Album review: She's A Keeper - Live at Midwestern (EP)

Not too long ago, I reviewed She’s a Keeper’s self-titled effort from 2011 (see the review here). And to put it plainly, it was just a wonderful little slice of folk awesome. However, too often bands pull off a sonically exciting and successful effort in the studio but suck up the joint when playing it live. I am glad to find that this is not the case for She’s a Keeper. The Live at Midwestern EP is just one more indication that this band has quickly become a local music force to be reckoned with.

As to be expected, the live renditions offer a little more bite than their record versions. The drums break through the arrangements more, and while diminishing the dynamic range that the studio album provides, they provide an extra kick to the gut.

Overall, it is good to hear the increased emotion of the live performance not affect the quality of musicianship. The vocals, one of the key strengths of this band, stay powerful and true throughout. The folks at Midwestern Music Co. who recorded it paid close attention to making sure the songs projected both power and clarity. Overall, it sounds better than a lot of local studio records I’ve heard. Big props to them on this.

From a personal standpoint, I am glad to see my favorite track from the self-titled album performed here. “Branches,” even with its somewhat stripped-down arrangement and cello in need of a slight tune, still comes across powerful, dynamic, and full of songwriting surprises.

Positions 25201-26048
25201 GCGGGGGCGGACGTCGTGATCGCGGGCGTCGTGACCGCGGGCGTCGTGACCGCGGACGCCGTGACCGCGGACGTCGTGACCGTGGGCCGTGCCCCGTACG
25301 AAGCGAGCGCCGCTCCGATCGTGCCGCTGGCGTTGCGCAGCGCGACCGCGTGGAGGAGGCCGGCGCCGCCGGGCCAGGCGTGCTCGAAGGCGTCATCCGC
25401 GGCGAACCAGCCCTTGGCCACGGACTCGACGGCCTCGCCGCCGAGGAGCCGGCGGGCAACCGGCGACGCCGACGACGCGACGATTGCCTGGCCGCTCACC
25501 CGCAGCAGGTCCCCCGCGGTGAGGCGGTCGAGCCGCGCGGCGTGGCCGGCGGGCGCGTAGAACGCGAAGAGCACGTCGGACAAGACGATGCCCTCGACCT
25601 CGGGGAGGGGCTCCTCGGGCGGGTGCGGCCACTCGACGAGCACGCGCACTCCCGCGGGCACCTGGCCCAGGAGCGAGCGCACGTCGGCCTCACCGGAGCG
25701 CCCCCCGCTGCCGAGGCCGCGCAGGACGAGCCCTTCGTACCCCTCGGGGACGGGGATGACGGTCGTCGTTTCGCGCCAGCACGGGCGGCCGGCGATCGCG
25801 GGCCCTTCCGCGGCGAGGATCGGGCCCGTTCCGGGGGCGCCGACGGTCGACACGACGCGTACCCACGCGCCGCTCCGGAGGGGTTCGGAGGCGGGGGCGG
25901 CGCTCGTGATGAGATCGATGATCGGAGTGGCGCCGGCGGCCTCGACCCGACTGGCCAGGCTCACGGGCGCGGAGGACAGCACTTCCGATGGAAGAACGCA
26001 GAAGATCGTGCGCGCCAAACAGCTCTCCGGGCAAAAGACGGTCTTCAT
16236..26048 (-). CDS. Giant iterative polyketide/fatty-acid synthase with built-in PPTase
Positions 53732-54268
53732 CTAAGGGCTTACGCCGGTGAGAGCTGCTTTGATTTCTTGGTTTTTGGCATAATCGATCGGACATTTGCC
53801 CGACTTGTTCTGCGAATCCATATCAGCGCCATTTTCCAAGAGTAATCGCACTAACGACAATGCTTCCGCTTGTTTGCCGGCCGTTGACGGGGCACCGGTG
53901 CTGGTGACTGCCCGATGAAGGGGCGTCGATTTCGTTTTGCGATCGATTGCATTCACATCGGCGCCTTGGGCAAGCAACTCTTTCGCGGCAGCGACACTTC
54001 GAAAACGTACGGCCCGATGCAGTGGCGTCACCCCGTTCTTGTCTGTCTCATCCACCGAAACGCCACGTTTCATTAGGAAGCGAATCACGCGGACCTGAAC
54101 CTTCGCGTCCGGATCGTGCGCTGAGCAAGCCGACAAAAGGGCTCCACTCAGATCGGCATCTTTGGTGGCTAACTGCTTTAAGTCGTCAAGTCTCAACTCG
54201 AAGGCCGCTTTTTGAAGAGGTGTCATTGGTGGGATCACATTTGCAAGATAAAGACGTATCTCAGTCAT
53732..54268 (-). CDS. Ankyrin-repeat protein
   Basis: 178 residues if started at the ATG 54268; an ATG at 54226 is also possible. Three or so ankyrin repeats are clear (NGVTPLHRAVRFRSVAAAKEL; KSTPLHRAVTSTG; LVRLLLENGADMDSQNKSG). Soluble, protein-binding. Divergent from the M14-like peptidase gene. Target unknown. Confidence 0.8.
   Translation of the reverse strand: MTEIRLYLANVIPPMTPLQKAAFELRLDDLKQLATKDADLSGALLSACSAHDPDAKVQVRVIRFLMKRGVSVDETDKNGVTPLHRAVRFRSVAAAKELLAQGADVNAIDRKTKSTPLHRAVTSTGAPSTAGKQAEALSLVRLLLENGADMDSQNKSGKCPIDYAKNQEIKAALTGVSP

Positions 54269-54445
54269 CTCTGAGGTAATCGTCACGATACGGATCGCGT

Word from the band’s Facebook page seems to indicate the group is back in the studio and that the members “have a good feeling” about the new songs. Based upon this live EP, I’d have to agree with them. 

Though Live at Midwestern was released back in March, She's A Keeper will be celebrating the release with a party this Saturday, August 4 at Czar with Olassa and The Natural State. You can also check out our Artists on Trial interview with guitarist/vocalist Zac Jurden at the link here.

--Zach Hodson

Zach is a lifetime Kansas City resident who plays multiple instruments and sings in Dolls on Fire and Drew Black and Dirty Electric, as well as contributing to many other Kansas City music, art, and comedy projects.  He is very fond of edamame, treats his cat Wiley better than he treats himself, and doesn't want to see pictures of your newborn child (seriously, it looks like a potato).